An experimental new type of antibody drug from IGM Bioscience Inc may be more potent at inhibiting the coronavirus and its variants than antibody therapies currently in use, research in mice suggests.
And it is easier to administer with more direct affect on the lungs. Current antibody drugs use so-called IgG antibodies, which are bivalent (two-armed) – meaning they can simultaneously attach themselves to two of the spikes the coronavirus uses to break into cells.
The IgM antibody is 10-valent (10-armed), so it can bind up to 10 viral spike proteins at the same time, explained Zhiqiang An of Texas Medical Center in Houston and Pei-Yong Shi of University of Texas Medical Branch at Galveston, who are among the authors of a report in Nature.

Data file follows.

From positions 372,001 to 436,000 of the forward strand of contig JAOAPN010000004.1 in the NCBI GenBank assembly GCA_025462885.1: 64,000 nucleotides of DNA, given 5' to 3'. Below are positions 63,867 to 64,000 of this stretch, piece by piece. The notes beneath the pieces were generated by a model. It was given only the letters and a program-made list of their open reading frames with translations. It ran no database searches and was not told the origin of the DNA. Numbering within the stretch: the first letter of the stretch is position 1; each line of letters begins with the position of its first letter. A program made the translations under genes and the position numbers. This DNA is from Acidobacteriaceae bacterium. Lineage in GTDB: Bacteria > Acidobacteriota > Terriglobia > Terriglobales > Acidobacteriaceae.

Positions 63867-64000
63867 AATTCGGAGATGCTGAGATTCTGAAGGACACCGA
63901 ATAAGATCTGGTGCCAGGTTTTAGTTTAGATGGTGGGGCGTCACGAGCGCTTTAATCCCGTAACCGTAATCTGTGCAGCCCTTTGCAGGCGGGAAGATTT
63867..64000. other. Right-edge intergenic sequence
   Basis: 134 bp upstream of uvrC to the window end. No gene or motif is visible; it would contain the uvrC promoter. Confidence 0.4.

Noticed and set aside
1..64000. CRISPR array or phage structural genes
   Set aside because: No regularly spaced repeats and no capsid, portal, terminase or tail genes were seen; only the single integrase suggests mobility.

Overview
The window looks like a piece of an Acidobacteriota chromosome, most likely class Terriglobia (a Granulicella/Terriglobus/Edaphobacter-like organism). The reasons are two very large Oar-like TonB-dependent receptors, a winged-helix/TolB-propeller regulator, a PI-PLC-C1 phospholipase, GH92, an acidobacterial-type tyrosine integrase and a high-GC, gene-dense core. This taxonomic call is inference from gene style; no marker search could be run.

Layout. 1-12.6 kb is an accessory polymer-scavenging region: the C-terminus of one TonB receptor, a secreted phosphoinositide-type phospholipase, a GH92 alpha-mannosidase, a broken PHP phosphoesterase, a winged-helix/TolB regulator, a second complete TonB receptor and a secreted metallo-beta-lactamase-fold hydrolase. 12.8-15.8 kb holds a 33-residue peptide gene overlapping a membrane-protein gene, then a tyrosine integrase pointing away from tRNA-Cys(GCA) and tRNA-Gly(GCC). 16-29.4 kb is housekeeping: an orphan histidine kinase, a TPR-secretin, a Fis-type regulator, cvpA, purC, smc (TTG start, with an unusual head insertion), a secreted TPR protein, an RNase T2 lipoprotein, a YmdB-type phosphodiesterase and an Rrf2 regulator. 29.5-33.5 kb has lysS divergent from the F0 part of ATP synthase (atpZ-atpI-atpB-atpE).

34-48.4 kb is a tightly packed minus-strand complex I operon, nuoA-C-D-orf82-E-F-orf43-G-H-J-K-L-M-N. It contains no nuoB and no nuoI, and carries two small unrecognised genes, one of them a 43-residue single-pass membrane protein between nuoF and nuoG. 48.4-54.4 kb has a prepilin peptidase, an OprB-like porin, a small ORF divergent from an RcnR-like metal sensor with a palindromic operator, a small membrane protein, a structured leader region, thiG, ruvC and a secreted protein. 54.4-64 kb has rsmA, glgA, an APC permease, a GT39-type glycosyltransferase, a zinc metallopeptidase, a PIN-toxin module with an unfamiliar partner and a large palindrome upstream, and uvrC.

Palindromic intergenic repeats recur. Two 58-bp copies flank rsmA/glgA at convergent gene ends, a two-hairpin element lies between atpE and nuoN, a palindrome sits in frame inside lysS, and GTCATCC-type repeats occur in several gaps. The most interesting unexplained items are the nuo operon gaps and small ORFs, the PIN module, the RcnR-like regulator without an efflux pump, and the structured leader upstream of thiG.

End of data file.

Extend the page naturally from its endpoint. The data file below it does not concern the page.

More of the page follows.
The IgM antibody can therefore bind more strongly and effectively to the virus, they added.
The IgM antibody showed broad coverage of variants of concern, the researchers said. Furthermore, it can be given via nasal spray, whereas conventional antibody drugs require intravenous infusions.
The IV-infused IgG antibody must be given in high doses because most of it stays in the blood, with very limited anti-viral effects in the respiratory tract.
Nasal delivery would allow for lower doses and direct access to the respiratory tract and lung.
It also could be self administrated without medical supervision, researchers said. However, the drug must still be tested in humans to gauge its actual impact on COVID-19 treatment.